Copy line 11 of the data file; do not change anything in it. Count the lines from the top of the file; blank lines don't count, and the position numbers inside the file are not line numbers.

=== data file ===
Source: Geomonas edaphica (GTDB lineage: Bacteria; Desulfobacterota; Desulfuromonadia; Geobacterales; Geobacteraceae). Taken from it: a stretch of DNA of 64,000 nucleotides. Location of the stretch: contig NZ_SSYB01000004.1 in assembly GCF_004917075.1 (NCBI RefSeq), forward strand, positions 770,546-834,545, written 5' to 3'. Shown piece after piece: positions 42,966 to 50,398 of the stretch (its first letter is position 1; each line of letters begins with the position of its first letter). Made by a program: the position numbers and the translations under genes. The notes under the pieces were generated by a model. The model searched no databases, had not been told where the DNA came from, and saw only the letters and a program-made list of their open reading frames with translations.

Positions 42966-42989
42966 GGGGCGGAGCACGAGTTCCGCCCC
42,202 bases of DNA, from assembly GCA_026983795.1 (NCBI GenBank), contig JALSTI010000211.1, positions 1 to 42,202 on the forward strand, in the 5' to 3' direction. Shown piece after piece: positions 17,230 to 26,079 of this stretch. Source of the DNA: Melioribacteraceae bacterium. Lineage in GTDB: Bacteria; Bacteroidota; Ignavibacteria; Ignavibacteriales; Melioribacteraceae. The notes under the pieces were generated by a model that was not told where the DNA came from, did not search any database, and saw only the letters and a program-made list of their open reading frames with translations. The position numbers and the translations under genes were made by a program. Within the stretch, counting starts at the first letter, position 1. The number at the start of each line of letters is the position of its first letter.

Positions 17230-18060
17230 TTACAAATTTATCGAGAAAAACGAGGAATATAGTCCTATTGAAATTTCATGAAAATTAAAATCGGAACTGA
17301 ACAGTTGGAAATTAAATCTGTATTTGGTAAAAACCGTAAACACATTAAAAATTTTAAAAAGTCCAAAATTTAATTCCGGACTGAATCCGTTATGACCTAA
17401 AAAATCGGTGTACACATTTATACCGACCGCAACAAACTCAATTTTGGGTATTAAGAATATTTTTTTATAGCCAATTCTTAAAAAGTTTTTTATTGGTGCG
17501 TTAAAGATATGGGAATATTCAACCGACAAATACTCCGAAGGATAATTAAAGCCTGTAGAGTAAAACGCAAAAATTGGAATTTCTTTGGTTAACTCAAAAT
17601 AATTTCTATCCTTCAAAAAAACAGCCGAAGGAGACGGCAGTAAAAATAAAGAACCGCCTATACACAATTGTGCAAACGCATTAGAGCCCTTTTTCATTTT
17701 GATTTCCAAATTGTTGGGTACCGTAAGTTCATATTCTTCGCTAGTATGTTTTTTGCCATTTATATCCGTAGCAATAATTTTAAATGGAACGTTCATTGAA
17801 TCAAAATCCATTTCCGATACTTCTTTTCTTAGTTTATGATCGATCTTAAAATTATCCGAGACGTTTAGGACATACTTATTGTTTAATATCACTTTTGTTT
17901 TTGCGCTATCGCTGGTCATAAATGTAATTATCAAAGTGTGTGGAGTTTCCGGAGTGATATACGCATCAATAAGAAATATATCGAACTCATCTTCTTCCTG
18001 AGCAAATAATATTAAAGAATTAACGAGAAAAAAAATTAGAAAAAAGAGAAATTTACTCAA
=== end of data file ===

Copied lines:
17701 GATTTCCAAATTGTTGGGTACCGTAAGTTCATATTCTTCGCTAGTATGTTTTTTGCCATTTATATCCGTAGCAATAATTTTAAATGGAACGTTCATTGAA